Sessions’s order was just one of many misguidaed crackdowns on “illegal” immigration that have been introduced during President Trump’s administration. All of these crackdowns, so far, have done far more harm than good.  If you are concerned about how new immigration policies will affect your family, contact Kuck Immigration Partners. Call 404-816-8611 to discuss your situation with an immigration attorney in Atlanta.


Popular posts from this blog

If You Are An Immigrant (even a US Citizen), Here Are 9 Things You Should Know

Are you a Naturalized U.S. Citizen, Lawful Permanent Resident, Visa Holder, or an Undocumented Immigrant? We recommend you take the following steps to protect yourself in our current version of America.
The last couple of weeks have reminded immigrants, even naturalized U.S. citizens, that they were not born in the United States. Our office has received countless phone calls, emails, and social media messages from people worrying about what their family’s future in the United States holds.
Most people want to know what they can do now to protect themselves from what promises to be a wave of anti-immigration activity by the federal government. Trump's Executive Order on Interior Enforcement has some provisions that should make most Americans shiver.  We recommend the following actions for each of the following groups:
Naturalized U.S. citizens. In particular if you have a foreign accent, and you are traveling within 100 miles of any US Border (including the oceans), we strongly rec…
Si usted es inmigrante (incluso un ciudadano de los EE.UU.), aquí hay 9 cosas que usted debe saber.

¿Es usted un ciudadano estadounidense naturalizado, residente legal permanente, titular de una visa o inmigrante indocumentado? Le recomendamos que tome los siguientes pasos para protegerse de nuestra versión actual de América.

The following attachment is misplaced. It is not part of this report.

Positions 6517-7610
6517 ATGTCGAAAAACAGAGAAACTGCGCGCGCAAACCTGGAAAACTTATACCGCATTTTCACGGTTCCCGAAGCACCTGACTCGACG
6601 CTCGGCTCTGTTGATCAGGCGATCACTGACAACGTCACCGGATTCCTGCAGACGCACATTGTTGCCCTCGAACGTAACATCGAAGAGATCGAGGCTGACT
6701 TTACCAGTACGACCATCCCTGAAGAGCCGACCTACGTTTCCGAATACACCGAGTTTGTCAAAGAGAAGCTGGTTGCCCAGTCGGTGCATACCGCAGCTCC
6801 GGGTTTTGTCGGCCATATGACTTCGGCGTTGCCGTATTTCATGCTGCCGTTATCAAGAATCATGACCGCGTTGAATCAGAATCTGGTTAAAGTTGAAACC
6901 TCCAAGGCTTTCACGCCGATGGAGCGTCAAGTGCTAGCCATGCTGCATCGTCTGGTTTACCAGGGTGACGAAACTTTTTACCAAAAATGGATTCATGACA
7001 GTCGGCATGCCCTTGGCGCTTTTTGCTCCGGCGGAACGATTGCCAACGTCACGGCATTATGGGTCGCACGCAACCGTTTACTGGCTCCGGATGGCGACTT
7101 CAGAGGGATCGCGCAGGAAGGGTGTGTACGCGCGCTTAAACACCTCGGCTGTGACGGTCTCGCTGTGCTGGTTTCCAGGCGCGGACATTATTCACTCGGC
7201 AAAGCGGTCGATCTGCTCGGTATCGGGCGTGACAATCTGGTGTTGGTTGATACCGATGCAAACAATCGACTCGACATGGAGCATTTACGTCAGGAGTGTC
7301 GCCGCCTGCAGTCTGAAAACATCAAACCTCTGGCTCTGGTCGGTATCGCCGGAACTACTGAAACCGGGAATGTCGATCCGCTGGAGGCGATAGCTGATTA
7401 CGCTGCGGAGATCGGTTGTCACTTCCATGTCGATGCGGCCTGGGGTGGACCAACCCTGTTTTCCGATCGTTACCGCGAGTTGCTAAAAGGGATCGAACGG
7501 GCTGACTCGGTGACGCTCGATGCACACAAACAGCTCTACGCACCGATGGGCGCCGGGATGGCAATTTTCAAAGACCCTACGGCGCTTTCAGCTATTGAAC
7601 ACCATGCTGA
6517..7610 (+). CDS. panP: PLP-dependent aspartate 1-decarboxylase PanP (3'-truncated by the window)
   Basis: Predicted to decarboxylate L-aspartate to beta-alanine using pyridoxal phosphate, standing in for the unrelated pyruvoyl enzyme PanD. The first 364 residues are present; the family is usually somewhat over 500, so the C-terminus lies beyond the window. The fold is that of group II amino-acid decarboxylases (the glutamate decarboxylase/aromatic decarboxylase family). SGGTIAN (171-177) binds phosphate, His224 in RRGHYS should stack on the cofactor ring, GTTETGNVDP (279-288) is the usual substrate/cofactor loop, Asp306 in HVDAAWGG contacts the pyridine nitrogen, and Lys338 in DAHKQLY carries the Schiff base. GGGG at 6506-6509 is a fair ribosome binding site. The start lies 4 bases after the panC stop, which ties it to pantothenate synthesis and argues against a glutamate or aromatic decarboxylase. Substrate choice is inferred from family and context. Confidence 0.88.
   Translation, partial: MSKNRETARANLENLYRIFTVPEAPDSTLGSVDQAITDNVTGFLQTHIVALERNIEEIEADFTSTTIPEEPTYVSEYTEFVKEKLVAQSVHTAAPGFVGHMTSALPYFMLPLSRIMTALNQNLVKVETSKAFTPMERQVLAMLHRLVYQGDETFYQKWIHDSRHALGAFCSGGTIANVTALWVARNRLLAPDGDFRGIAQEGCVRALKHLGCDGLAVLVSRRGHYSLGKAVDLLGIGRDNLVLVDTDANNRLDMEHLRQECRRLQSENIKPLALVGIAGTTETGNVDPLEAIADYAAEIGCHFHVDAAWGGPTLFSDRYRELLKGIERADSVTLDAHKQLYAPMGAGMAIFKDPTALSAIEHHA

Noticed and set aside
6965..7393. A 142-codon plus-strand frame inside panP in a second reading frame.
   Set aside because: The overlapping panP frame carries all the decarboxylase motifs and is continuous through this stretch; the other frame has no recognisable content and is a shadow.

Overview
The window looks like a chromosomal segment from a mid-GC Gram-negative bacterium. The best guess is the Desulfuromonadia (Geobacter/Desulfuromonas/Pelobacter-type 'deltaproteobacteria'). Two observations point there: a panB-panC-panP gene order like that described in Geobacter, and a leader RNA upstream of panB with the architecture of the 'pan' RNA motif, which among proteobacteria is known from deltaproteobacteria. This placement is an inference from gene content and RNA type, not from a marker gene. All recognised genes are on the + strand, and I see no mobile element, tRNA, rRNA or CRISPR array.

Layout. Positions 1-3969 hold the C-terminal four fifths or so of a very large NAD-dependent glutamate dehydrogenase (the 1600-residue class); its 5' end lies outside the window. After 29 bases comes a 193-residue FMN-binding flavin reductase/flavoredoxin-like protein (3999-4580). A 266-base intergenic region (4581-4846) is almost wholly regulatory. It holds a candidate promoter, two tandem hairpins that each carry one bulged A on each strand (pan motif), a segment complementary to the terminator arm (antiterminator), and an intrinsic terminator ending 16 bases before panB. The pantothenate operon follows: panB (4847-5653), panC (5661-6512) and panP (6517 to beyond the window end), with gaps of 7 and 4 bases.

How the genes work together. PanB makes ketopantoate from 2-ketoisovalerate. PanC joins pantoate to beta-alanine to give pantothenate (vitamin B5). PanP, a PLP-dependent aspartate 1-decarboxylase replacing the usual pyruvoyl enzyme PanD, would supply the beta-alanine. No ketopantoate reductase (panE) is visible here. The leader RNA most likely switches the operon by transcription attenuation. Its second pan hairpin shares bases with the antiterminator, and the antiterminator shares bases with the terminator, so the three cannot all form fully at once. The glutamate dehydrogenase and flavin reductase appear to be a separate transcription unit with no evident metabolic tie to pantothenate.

Las últimas semanas hemos recordado a los inmigrantes, incluso a los ciudadanos estadounidenses naturalizados, que no nacieron en los Estados Unidos. Nuestra oficina ha recibido innumerables llamadas telefónicas, mensajes de correo electrónico y mensajes de medios sociales de personas preocupadas por el futuro de su familia en los Estados Unidos.
La mayoría de gente quiere saber qué puede hacer ahora para protegerse de lo que promete ser una ola de actividad anti-inmigración por parte del gobierno federal. La orden ejecutiva de Trump sobre la aplicación de la ley interior tiene algunas disposiciones que deberían hacer temblar a la mayoría de los estadounidenses. …
THE WAIT IS OVER --- Expansion of the Provisional Waiver Program is Finally Here!!

As we all know, in 2013, USCIS implemented the I-601a Provisional Waiver Program, which allows the spouses of U.S. citizens to file their waiver applications requesting forgiveness for their unlawful presence here in the United States, await an approval, and then depart for their scheduled interview only after the waiver is approved.This was a significant change in the law because families were separated for a much shorter period of time, and there was much less fear associated with having to depart the U.S. for an interview – they knew they would be able to return with a green card. The biggest downside of this newly implemented waiver was that it was only made available to spouses and children of U.S. citizens.Until now!

What does this latest announcement mean?

Until today’s announcement, only certain classes of immediate relatives with qualifying relatives (U.S. citizen spouses and parents) were eligi…